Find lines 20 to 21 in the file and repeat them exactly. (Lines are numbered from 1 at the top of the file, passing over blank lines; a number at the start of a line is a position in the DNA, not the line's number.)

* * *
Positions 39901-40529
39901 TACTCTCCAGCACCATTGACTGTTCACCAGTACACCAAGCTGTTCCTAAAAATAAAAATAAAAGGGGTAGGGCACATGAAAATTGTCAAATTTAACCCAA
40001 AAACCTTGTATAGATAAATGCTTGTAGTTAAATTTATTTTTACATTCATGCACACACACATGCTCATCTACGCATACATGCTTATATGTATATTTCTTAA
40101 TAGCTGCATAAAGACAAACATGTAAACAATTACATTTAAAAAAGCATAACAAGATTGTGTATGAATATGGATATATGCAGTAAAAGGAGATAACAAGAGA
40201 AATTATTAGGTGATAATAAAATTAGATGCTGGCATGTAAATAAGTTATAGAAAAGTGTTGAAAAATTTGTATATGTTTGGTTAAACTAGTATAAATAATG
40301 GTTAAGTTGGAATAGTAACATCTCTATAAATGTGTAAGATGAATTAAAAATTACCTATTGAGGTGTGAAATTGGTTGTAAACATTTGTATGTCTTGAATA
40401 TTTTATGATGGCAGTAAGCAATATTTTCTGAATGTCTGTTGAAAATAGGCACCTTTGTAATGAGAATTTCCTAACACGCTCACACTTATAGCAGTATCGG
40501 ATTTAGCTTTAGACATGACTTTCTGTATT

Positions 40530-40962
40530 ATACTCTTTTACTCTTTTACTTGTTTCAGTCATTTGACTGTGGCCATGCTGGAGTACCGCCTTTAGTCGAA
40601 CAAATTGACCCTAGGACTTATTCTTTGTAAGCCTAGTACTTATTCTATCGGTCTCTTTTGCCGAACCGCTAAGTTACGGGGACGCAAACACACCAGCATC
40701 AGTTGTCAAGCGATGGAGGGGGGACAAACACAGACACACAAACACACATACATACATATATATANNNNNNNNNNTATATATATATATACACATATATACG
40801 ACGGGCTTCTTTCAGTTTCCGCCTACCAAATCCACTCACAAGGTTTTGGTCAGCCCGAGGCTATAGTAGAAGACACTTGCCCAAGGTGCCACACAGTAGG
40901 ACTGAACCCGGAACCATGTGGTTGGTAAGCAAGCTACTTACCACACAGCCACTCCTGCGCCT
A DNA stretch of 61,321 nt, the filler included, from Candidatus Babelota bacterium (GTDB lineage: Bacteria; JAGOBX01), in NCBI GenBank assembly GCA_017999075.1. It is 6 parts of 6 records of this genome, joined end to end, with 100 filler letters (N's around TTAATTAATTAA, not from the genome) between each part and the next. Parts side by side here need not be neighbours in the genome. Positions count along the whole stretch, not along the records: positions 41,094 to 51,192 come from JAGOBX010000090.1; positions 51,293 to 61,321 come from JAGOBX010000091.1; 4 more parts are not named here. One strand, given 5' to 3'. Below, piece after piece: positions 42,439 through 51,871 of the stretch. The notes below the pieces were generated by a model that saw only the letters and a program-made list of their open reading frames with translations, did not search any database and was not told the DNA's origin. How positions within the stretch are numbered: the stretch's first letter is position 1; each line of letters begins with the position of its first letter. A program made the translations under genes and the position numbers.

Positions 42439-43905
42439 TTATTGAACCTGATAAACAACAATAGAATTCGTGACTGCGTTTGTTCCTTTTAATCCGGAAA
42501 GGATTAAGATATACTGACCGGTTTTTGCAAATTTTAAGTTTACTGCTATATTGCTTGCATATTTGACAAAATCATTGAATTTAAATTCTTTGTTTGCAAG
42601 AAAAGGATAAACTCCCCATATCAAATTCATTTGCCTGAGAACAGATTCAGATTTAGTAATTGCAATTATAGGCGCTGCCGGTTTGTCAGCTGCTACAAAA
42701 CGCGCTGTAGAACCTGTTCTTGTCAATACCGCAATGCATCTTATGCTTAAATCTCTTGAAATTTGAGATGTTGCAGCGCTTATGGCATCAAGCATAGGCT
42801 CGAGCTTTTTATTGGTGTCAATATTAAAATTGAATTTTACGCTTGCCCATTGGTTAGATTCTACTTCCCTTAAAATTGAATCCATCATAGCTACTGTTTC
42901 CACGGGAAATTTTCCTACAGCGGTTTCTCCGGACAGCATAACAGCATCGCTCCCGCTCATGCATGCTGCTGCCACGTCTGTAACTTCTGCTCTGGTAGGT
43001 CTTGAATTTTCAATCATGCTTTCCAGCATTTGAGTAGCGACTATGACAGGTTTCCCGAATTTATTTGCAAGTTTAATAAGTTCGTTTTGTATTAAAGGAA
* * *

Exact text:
42701 CGCGCTGTAGAACCTGTTCTTGTCAATACCGCAATGCATCTTATGCTTAAATCTCTTGAAATTTGAGATGTTGCAGCGCTTATGGCATCAAGCATAGGCT
42801 CGAGCTTTTTATTGGTGTCAATATTAAAATTGAATTTTACGCTTGCCCATTGGTTAGATTCTACTTCCCTTAAAATTGAATCCATCATAGCTACTGTTTC